Abstract 333: AAV9 Serca2a Gene Transfer Reverses Some but Not All Electrophysiological Deficits in a Chronic Model of Congestive Heart Failure
SERCA2a gene transfer (GT) to the failing heart improves it mechanical function. The electrophysiological (EP) consequences of SERCA2a GT are less clear. We investigated the EP substrate, total (t) and phosphorylated (p) Cx43 expression in a chronic model of heart failure (HF) with & without SERCA2a GT.
Methods: After 2 mo of aortic banding rats underwent 30min LAD occlusion & reperfusion for another 2 mo. Rats developed widespread proliferation of reactive fibrosis in ischemic & remote zones and were randomized to receive AAV9 GFP (HF) or AAV9 SERCA2a (HF treatment) at the time of LAD occlusion/reperfusion. Hearts from normal (Sham, N=6), HF (AAV9.GFP, N=7), and HF treatment (AAV9.SERCA2a, N=9) rats were studied using optical mapping. Cx43 levels (t & p) were measured.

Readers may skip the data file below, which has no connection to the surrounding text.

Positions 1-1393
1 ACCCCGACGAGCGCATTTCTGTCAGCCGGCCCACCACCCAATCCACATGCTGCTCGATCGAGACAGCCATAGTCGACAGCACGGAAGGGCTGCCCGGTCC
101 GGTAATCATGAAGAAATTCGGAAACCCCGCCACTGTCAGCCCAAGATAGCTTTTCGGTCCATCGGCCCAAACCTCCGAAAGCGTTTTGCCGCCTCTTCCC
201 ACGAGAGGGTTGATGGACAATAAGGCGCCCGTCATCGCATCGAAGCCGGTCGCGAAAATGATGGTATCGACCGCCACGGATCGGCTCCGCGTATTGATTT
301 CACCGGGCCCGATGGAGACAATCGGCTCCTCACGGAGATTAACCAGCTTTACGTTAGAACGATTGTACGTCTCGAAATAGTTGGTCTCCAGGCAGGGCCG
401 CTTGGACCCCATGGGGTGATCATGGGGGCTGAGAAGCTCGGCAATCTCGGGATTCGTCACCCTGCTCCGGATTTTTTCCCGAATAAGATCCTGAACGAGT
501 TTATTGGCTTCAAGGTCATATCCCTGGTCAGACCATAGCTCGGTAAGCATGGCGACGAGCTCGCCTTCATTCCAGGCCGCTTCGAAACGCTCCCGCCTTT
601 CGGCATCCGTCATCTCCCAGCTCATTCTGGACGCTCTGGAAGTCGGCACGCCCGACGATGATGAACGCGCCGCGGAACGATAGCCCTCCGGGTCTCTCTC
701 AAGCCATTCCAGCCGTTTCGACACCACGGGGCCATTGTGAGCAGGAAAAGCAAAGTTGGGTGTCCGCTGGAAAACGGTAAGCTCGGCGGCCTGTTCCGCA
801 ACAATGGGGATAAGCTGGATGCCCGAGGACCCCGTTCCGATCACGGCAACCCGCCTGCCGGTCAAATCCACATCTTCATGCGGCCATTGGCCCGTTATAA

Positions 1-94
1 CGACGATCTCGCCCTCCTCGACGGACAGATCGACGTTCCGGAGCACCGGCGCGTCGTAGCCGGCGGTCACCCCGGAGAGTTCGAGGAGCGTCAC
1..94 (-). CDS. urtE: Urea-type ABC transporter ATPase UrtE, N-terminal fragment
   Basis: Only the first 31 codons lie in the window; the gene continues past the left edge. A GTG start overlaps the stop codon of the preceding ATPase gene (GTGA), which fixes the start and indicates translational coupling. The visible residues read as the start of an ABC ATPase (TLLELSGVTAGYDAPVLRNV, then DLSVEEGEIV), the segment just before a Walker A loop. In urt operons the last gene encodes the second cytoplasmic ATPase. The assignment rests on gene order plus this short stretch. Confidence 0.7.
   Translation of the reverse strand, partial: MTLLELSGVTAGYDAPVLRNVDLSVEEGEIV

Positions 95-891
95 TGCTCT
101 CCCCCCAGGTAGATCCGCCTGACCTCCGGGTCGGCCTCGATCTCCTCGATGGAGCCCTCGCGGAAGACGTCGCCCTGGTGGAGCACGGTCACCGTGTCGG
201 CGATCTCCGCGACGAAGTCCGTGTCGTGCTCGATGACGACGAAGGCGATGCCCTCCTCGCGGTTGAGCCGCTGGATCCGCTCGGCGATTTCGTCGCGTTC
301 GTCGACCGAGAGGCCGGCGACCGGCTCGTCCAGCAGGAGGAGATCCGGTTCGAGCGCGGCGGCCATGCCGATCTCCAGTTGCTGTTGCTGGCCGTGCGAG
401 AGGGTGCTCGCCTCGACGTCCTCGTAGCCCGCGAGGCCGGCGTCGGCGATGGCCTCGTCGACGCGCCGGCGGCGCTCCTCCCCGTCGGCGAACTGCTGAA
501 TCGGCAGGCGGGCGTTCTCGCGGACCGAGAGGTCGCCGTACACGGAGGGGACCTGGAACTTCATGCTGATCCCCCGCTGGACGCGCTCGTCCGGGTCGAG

Results: HF rats exhibited significant APD prolongation (by 50%) & CV slowing (by 30%). More importantly APD heterogeneity was increased 2.5 fold (p=0.006). The ratio of S368 p-to-t Cx43 was reduced in the ischemic zone of HF rats where SERCA2a expression was decreased (Fig). AAV9 SERCA2a GT increased SERCA2a levels in the ischemic and remote zones. Surprisingly, APD & CV were comparable (p=NS each) in HF and HF treatment groups. In contrast SERCA2a GT reduced APD heterogeneity by 30% relative to untreated rats (p=0.03), fully restored pCx43 expression to sham levels in the ischemic zone and abolished regional differences in p-to-t Cx43 (Fig).
Conclusions: AAV9 SERCA2a GT reverses key EP and molecular deficits that are causally related to arrhythmias in HF. This therapy, however, fails to reverse other hallmark features of HF, which are likely dependent on widespread ion channel and structural remodeling, namely fibrosis.
Author Disclosures: C. Xie: None. J. Chen: None. J. Hu: None. A.H. Chaanine: None. D. Jeong: None. E. Kohlbrenner: None. R.J. Hajjar: None. F.G. Akar: None.
This research has received full or partial funding support from the American Heart Association, Founders Affiliate (Connecticut, Maine, Massachusetts, New Hampshire, New Jersey, New York, Rhode Island, Vermont).
- © 2015 by American Heart Association, Inc.